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Hinch honors Towers during SU2C moment

Astros' manager shows he's thinking of longtime colleague during Game 4
MLB.com @Marathoner

HOUSTON -- Game 4 of the World Series was a traditional opportunity for Major League Baseball, the Dodgers, the Astros, a sellout crowd of 43,322 at Minute Maid Park and a FOX viewing audience to Stand Up To Cancer after the bottom of the fifth inning.

For Astros manager A.J. Hinch, it was a time to recognize Kevin Towers, his longtime friend.

Full Game Coverage

HOUSTON -- Game 4 of the World Series was a traditional opportunity for Major League Baseball, the Dodgers, the Astros, a sellout crowd of 43,322 at Minute Maid Park and a FOX viewing audience to Stand Up To Cancer after the bottom of the fifth inning.

For Astros manager A.J. Hinch, it was a time to recognize Kevin Towers, his longtime friend.

Full Game Coverage

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As the cameras panned on the uniformed personnel who held up the familiar "I STAND FOR" placards around the ballpark, everyone saw Hinch dedicate the moment to the former Major League general manager of the Padres (1995-2009) and D-backs (2010-14). Towers was diagnosed with Anaplastic thyroid cancer, a rare case, in December after the Winter Meetings.

"Obviously it's a moment that is special to all of our hearts, from the people that are on the card and also people around the country," Hinch said after the Dodgers topped the Astros, 6-2, in Game 4 on Saturday. "And it's a great initiative that Major League Baseball started years ago, and will continue to be a way for us to bring awareness for people who suffer from cancer.

"In my particular instance, I've been in baseball a long time. He [Towers] means a lot to me. He's meant a lot to the people within the game for many, many years. He's done everything in the game. I wanted to put someone on there that was a baseball person that has resonated across the game at so many levels for so many years, and we just keep rooting for KT to have a recovery."

This marks the 10th year of MLB's relationship with Stand Up To Cancer as a founding donor. MLB and all 30 clubs work with SU2C and other organizations in a year-round effort to drive awareness and use the SU2C model to direct funds to Dream Team members of the medical-science community. Progress is constant, but so is the random diagnosis of cancer.

The Stand Up To Cancer in-game moment has happened in every All-Star Game and in one game of every World Series since its debut in 2009 in Philadelphia. This was No. 17.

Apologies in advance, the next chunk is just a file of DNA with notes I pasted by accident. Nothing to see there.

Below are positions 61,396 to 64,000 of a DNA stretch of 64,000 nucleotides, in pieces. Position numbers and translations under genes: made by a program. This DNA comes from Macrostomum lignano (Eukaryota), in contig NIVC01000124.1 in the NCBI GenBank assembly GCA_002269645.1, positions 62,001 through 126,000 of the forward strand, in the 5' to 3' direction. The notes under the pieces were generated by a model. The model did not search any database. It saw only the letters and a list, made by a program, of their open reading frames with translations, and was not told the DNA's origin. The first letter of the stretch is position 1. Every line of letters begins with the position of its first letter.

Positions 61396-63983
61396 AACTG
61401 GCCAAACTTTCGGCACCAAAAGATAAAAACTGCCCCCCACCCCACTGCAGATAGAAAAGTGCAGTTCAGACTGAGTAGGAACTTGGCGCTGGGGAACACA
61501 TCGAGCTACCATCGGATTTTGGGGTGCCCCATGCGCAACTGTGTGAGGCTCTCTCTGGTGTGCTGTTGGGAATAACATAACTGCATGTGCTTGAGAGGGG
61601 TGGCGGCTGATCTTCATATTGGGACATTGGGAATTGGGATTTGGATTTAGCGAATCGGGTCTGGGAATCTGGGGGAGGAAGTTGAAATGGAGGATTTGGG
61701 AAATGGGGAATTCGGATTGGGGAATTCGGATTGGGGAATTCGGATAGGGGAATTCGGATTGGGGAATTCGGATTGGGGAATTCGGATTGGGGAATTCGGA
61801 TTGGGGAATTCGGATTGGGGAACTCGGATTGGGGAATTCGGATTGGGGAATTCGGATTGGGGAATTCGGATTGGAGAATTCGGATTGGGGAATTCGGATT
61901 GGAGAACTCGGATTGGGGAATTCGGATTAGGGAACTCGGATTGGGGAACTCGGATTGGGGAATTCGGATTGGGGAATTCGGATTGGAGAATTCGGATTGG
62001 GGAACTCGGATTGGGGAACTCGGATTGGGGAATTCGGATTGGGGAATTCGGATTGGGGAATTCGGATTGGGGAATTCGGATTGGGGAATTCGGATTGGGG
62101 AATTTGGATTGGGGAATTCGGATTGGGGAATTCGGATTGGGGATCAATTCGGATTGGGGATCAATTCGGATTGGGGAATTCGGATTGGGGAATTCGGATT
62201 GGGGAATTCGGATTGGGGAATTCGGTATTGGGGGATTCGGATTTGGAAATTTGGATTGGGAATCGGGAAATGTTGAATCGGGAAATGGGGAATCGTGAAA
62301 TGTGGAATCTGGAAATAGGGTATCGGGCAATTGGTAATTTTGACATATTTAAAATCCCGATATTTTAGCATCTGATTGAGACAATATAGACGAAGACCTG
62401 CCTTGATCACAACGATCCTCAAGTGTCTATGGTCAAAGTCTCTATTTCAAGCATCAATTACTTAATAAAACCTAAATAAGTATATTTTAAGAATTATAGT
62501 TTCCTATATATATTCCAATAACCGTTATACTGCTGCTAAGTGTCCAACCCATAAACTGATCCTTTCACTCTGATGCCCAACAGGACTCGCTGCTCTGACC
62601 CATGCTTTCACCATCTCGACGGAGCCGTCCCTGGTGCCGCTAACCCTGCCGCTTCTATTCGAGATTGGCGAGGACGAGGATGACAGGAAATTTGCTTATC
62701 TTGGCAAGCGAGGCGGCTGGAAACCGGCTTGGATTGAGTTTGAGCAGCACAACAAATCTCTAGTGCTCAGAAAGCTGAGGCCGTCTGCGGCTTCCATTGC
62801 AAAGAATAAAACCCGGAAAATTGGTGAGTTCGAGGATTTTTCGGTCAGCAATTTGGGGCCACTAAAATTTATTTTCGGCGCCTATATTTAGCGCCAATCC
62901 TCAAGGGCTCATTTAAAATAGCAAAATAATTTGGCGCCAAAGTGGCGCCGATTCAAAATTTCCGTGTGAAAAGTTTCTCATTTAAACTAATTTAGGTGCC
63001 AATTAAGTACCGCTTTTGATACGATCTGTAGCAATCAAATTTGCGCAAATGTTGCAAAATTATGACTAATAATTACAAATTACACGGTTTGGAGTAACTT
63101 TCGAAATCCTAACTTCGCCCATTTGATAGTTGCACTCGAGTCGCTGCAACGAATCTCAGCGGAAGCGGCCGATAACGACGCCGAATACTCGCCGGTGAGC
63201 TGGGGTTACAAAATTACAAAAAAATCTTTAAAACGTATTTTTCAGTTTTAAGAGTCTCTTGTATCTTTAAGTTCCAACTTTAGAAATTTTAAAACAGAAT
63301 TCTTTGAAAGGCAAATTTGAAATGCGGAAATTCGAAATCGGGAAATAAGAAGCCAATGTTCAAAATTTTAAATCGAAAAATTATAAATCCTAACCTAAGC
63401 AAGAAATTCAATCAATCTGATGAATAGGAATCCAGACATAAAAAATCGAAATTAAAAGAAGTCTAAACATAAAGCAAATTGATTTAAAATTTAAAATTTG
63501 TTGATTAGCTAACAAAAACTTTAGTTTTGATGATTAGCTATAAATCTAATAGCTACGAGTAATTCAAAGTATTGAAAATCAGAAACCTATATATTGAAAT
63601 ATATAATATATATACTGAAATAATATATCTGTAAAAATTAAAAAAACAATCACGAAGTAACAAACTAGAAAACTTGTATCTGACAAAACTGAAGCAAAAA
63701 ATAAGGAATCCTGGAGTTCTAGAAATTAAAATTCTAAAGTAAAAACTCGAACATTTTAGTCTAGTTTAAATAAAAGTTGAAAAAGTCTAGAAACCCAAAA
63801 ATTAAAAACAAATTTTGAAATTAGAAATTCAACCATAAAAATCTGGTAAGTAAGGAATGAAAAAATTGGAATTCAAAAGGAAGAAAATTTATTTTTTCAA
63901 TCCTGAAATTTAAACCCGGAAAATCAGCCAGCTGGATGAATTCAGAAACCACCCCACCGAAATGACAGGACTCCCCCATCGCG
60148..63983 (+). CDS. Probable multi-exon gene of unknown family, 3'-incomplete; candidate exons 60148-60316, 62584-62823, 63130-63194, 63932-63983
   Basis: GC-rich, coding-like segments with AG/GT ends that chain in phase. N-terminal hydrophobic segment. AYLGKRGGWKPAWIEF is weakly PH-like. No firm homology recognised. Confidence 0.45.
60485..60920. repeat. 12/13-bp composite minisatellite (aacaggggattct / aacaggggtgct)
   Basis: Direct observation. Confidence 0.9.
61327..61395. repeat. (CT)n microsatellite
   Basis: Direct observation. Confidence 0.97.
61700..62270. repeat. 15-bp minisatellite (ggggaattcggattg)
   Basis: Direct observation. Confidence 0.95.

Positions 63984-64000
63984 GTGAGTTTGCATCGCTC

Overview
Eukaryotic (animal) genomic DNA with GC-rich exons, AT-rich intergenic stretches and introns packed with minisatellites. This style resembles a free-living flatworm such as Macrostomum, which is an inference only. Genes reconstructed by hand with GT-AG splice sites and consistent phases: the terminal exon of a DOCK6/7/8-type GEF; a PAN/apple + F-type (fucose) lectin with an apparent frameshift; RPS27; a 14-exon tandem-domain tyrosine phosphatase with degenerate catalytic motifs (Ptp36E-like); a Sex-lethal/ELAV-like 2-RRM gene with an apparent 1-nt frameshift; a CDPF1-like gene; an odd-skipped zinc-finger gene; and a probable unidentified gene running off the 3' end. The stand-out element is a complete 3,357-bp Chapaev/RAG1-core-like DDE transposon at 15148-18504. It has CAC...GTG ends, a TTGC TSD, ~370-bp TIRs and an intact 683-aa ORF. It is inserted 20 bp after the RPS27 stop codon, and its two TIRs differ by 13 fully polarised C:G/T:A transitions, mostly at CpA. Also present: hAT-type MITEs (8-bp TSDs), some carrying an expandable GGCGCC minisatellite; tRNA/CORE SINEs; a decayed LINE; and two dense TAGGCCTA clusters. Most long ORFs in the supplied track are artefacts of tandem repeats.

Video: WS2017 Gm4: Fans at World Series Stand Up To Cancer

"It's a tribute to the legacy of Commissioner [Bud] Selig -- he was the one who drove the original involvement in Stand Up To Cancer and helped jump-start that entire movement," Commissioner Rob Manfred said. "The progress that they have made with respect to cures for different types of cancer is absolutely unbelievable, and baseball is just proud to play a little role in that effort.

"I think at this point in our relationship, the most important thing we can do for Stand Up is to raise people's awareness that there's still work to be done."

Fans in the ballpark were provided with an "I STAND UP FOR ____" placard at their seats, pre-filled or with the capability to personalize the name of a loved one.

Tweet from @MLB: Minute Maid Park Stands Up 2 Cancer during #WorldSeries Game 4. pic.twitter.com/MNHVirTjTD

"I think it's absolutely amazing, because with all of these fans and all the money they could raise, it all goes to good," said Amy Behm of Katy, Texas, standing up with her son at their seats behind home plate. "Everybody is affected by it. There isn't anybody who isn't touched by it. I don't think there are dry eyes in here."

That included Behm. She lost her mother, Nancy, 10 years ago, before her son was born. During the SU2C moment, Behm told her son, "I'm getting chills," as she watched the live video of the on-field personnel holding up placards on the giant scoreboard.

"It touches my heart, because a lot of them said they were standing up for their mom, and I lost my mom to cancer. So many people are so willing to take a moment out to respect everyone who is out there raising money," Behm said.

SU2C co-founder Rusty Robertson said: "It is that form of collaboration that will truly cure cancer. We recognize that it's the fans who come to these games who really will help us find the cure to the disease."

Mark Newman is enterprise editor of MLB.com and a baseball writer since 1990. Follow him on Twitter @Marathoner and read and join other baseball fans on his MLB.com/blogs hub.

This story was not subject to the approval of Major League Baseball or its clubs.